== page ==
Around the same time as the guitar renovation project, I thought I’d carry out a long-desired modification to my guitar practise amplifier. The Marshall Lead12 is perhaps unusual among guitar amps in that it features a headphone⁄lead-out jack socket. (It’s much more common to mic guitar amps.) To be able to play loud late at night in a built up area (and, to be honest, to mitigate self-consciousness while practising), I wished there was a switch to cancel the output to the speaker while retaining the output to the headphone⁄line-out jack.
PlanAs with the guitar customization project, once the kernel idea caught hold, I thought I may as well renovate the equipment while I was at it. As with the guitar, I had long been fond of the amp but there were a few things I wanted to improve.
Over the years, the potentiometers had become inconsistent with use: the most used ones has practically no resistance left and would occasionally crackle just at my preferred knob settings. The electrical contact from the jacks was not as clean as it should be.
I’d bought it second hand at the same time as the guitar and, although never abused, it had become just a tad tatty over the three decades or so of service. I decided I was OK with this. The guitar was sporting a home-made grungy look, so the amp didn’t have to look brand shiny new either.
Where to put such a switch? There is not a lot of spare space on the front panel. Beside the headphone socket would be the most suitable place. This leaves only two realistic choices: either rudely cut into the Lead12 decal or squeezed into the space between the socket and the power switch. Space permitting, I chose the latter.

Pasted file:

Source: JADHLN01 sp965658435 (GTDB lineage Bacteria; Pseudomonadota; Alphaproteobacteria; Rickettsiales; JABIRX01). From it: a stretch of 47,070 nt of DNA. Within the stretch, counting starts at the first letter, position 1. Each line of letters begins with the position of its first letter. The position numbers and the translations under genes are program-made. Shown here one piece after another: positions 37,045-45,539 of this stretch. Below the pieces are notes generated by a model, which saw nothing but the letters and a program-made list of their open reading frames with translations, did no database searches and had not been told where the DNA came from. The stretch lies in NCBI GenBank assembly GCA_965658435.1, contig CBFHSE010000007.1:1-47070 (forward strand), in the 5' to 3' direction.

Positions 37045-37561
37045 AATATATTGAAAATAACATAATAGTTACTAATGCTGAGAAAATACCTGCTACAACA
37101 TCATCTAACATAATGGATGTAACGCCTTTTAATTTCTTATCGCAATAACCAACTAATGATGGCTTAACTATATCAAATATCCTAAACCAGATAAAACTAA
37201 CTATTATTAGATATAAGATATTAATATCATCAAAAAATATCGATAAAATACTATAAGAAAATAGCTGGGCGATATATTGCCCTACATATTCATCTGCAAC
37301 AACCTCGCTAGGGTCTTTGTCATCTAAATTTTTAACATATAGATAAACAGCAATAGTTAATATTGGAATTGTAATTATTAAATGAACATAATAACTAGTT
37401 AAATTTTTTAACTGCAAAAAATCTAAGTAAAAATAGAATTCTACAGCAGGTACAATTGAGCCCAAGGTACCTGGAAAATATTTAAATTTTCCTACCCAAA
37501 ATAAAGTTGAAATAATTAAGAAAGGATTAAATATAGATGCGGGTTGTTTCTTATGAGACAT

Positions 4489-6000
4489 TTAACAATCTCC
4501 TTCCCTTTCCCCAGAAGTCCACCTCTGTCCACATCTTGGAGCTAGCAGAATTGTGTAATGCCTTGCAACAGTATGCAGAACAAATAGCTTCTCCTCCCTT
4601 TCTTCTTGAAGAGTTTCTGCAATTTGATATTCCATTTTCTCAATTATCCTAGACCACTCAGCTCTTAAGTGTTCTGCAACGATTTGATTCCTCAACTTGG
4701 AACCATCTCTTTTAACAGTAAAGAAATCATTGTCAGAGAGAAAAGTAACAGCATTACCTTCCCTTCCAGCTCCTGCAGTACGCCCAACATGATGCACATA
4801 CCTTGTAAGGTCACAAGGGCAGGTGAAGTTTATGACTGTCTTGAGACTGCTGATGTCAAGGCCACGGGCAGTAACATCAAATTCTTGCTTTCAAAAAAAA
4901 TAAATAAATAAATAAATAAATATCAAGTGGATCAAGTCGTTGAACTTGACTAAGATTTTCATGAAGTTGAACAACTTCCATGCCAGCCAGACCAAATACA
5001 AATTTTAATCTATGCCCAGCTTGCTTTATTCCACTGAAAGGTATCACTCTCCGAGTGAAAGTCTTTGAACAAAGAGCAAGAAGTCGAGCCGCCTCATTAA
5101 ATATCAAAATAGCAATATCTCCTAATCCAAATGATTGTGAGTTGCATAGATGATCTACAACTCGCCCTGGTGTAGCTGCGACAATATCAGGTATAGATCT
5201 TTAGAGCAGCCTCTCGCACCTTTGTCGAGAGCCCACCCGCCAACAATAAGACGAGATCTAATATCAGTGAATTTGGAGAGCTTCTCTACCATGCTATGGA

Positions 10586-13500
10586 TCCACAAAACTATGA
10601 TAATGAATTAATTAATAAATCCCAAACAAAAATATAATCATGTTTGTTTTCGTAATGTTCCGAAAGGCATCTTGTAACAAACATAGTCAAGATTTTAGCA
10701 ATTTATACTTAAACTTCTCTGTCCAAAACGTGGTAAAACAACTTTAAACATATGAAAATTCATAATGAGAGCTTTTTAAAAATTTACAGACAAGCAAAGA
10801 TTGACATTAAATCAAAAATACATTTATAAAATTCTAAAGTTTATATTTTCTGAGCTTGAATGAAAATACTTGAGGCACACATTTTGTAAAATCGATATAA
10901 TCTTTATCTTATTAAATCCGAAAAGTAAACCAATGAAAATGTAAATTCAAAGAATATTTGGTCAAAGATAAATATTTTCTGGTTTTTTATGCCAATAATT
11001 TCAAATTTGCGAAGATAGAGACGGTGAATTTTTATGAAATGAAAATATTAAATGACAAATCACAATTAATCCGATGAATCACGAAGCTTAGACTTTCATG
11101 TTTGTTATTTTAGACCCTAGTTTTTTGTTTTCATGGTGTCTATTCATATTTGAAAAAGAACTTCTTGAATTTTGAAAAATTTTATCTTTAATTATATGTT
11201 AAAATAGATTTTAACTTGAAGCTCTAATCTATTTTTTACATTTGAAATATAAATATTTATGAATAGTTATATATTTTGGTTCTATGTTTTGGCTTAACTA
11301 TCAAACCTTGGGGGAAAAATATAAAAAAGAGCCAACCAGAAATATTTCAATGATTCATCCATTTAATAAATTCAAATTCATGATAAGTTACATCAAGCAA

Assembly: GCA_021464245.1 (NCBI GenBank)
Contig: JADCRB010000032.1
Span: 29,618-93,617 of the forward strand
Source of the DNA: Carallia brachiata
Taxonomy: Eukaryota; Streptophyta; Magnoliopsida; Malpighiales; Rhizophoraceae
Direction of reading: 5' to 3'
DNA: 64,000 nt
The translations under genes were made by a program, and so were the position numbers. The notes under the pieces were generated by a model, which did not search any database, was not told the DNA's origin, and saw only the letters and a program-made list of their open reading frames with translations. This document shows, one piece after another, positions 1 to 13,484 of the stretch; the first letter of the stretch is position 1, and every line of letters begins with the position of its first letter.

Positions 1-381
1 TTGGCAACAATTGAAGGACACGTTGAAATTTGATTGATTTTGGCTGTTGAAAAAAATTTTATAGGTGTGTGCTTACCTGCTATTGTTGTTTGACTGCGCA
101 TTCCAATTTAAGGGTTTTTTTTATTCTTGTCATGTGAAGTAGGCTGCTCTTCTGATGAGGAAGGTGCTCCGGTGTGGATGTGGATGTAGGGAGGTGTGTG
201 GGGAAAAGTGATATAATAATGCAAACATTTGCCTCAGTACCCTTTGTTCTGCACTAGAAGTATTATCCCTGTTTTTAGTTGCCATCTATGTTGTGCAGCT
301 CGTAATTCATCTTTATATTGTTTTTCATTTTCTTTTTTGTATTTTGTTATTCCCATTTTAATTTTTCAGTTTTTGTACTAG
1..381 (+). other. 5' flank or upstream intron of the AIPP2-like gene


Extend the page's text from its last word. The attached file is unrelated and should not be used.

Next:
ExecutionI went for a rocker switch, similar to the main power switch (as opposed to a toggle, paddle or other kind of switch; unlike the power switch, it’s plain black and doesn’t light up). It squeezes in snugly.
Even as a 12-watt practise amp, this thing was really built to last internally. One can see that Marshall’s enduring reputation is not for nothing: every component is solid.
The plan was to have the switch replace the (impedance of the) speaker with some static discrete resistance. I reckoned that rudely cutting the speaker out as an open- or short circuit could potentially harm the circuit board. Measuring the level of power showed that it was too high for ordinary resisters though. It was rather more cost effective to fabricate a “battery” of parallel resistance than to buy a single (high-) power resister. In the photos, this home-made compound power resister is soldered together under heat shrink.
While I was at it, all the pots & jack sockets got replaced with new ones. I couldn’t find a replacement for the particular switching-on-jack-insertion arrangement for one of the jack sockets. With a little DIY-engineering, I was able to reconstruct it successfully though.
EpilogueIt works well. With the new switch in one position, the amp is just like it was before. In the other position, the main speaker is disengaged, replaced internally by a resistance bank, and the headphone⁄line-out socket works as ever.
I might do more, such as add another jack socket to allow foot-pedal switching between the low & high inputs, but these days I play much more often through an Eleven Rack, so this old amp is OK for now.